With IBM’s August 6 announcement of new POWER partners, including Google, not only is IBM aiming to expand the variety of POWER workloads but establish an alternative ecosystem to Intel/ x86 that continues to dominate general corporate computing. Through the new Open POWER Consortium, IBM will make POWER hardware and software available for open development for the first time as well as offer open-source POWER firmware, the software that controls basic chip functions. By doing this, IBM and the consortium can enable innovative customization in creating new styles of server hardware for a variety of computing workloads.
IBM has a long history of using open consortiums to grab a foothold in different markets; as it did with Eclipse (open software development tools), Linux (open portable operating system), KVM (open hypervisor and virtualization), and OpenStack (open cloud interoperability). In each case, IBM had proprietary technologies but could use the open source consortium strategy to expand market opportunities at the expense of entrenched proprietary competitors like Microsoft or VMware. The Open POWER Consortium opens a new front against Intel, which already is scrambling to fend off ARM-based systems and other lightweight processors.
The establishment of the Open POWER Consortium also reinforces IBM’s commitment to the POWER platform in the face of several poor quarters. The commitment to POWER has never really wavered, insists an IBM manager, despite what financial analysts might hint at. Even stronger evidence of that commitment to POWER is POWER8, which is on track for 2014 if not sooner, and POWER9, which is currently in development, he confirmed.
As part of its initial collaboration within the consortium, IBM reported it and NVIDIA will integrate NVIDIA’s CUDA GPU and POWER. CUDA is a parallel computing platform and programming model that enables dramatic increases in computing performance by harnessing the power of the graphics processing unit (GPU). GPUs increasingly are being used to boost overall system performance, not just graphics performance. The two companies envision powerful computing systems based on NVIDIA GPUs and IBM’s POWER CPUs and represent an example of the new kind of systems the open consortium can produce.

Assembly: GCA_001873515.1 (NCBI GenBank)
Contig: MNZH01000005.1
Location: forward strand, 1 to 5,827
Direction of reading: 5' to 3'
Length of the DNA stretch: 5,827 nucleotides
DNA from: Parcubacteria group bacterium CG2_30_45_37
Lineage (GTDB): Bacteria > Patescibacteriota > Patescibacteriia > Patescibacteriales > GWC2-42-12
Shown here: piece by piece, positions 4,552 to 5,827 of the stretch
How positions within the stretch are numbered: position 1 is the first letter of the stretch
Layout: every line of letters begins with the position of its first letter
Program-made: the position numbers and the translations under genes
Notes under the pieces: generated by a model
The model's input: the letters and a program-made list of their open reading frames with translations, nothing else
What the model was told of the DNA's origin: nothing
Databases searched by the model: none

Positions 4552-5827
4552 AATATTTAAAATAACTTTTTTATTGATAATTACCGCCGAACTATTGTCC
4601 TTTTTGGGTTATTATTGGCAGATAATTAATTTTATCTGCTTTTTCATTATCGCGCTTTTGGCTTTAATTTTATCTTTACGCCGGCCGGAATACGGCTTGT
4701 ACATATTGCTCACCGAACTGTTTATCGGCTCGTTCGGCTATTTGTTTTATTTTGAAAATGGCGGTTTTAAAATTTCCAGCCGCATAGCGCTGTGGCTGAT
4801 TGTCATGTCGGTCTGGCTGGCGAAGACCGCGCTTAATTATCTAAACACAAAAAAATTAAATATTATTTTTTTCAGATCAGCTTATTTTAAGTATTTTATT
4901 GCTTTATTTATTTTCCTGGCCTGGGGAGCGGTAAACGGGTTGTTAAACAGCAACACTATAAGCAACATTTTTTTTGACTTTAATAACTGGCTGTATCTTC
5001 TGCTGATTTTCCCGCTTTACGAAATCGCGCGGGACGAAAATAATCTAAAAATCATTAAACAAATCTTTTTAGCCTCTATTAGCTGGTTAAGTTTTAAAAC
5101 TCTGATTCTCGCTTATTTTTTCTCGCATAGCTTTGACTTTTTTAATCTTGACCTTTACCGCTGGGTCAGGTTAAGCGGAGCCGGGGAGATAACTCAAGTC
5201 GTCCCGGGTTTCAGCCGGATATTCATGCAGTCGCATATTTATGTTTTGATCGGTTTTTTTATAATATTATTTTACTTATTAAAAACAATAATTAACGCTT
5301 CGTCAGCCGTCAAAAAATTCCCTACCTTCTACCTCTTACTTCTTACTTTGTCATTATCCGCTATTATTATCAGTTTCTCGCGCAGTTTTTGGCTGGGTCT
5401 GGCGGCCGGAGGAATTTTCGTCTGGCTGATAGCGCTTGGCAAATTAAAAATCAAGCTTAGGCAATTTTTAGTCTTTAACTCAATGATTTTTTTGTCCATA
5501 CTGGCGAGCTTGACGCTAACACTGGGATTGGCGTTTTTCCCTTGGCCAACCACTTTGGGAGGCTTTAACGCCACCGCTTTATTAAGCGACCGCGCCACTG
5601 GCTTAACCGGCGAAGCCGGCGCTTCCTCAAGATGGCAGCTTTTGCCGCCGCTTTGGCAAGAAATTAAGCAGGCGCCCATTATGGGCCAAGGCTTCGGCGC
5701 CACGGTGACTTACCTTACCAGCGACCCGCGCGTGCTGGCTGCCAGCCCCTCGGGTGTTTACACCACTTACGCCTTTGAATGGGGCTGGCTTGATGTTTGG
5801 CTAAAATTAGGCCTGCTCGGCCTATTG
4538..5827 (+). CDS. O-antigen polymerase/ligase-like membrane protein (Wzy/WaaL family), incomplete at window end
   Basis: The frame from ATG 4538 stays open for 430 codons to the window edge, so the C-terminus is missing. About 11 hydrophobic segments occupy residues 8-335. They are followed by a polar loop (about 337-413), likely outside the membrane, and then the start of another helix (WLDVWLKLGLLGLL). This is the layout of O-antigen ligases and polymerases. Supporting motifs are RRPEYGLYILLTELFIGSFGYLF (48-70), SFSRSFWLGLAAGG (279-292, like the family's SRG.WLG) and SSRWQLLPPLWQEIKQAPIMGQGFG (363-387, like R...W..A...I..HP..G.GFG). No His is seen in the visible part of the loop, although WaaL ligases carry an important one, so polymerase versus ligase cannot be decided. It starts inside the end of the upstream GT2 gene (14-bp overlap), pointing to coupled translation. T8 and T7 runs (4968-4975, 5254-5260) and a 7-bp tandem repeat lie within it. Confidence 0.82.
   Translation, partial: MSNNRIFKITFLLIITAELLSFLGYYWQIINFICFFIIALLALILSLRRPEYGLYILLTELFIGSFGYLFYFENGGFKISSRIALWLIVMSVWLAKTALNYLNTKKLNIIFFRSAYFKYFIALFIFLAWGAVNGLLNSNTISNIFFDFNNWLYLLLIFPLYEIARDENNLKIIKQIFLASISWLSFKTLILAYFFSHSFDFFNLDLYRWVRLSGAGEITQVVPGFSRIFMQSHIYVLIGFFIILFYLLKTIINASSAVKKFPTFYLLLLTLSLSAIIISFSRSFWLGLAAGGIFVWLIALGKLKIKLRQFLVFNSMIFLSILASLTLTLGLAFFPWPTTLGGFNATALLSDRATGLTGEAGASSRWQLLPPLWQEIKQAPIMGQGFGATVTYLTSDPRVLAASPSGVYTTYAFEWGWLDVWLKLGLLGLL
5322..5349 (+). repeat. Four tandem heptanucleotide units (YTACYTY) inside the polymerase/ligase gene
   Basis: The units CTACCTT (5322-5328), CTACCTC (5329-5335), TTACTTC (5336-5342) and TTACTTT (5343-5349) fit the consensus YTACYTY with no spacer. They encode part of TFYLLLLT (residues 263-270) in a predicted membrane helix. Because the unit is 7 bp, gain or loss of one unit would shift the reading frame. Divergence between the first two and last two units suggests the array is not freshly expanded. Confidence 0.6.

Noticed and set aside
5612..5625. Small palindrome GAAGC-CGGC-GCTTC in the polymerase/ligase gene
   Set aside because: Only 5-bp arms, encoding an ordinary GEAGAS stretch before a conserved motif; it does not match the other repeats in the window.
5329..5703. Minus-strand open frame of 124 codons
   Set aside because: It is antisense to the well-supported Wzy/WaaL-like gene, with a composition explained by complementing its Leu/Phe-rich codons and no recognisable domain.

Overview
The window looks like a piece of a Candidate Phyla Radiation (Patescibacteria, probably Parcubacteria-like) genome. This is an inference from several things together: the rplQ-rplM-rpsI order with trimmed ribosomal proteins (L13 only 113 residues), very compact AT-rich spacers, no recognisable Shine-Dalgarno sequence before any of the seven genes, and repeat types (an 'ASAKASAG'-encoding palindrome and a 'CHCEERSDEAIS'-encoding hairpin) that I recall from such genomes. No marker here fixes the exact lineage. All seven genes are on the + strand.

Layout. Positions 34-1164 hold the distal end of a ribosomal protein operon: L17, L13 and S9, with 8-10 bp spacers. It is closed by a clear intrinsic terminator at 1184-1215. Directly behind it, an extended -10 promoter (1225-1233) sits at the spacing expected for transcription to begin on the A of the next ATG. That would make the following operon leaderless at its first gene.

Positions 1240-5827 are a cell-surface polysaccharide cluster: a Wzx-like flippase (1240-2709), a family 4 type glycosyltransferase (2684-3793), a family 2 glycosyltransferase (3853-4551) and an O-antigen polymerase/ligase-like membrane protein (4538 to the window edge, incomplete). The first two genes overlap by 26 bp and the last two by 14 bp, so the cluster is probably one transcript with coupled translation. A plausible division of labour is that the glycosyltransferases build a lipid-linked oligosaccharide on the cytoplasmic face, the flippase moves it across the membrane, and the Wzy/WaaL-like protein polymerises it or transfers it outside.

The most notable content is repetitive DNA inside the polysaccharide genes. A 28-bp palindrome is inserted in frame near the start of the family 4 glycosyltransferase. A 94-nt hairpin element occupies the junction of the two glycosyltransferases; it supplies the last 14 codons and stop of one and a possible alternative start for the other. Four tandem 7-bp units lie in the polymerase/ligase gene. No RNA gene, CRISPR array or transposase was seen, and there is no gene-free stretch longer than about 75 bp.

However, don’t expect immediate results. The IBM manager told DancingDinosaur that the fruits of any collaboration won’t start showing up until sometime next year. Even the Open POWER Collaboration website has yet to post anything. The consortium is just forming up; IBM expects the public commitment of Google to attract other players, which IBM describes as the next generation of data-center innovators.
As for POWER users, this can only be a good thing. IBM is not reducing its commitment to the POWER roadmap, plus users will be able to enjoy whatever the new players bring to the POWER party, which could be considerable. In the meantime, the Open POWER Consortium welcomes any firm that wants to innovate on the POWER platform and participate in an open, collaborative effort.
An even more interesting question may be where else will IBM’s interest in open systems and open consortiums take it. IBM remains “very focused on open and it’s a safe bet that IBM will continue to support open technologies and groups that support that,” the IBM manager told DancingDinosaur. IBM, however, has nothing to announce after the Open POWER Consortium. Hmm, might a z/OS open collaborative consortium someday be in the works?
SHARE will be in Boston next week. DancingDinosaur expects to be there and will report on the goings-on. Hope to see some of you there. There also are plans for a big IBM System z/Power conference, Enterprise Systems 2013, toward to end of October in Florida. Haven’t seen many details yet, but will keep you posted as they come in.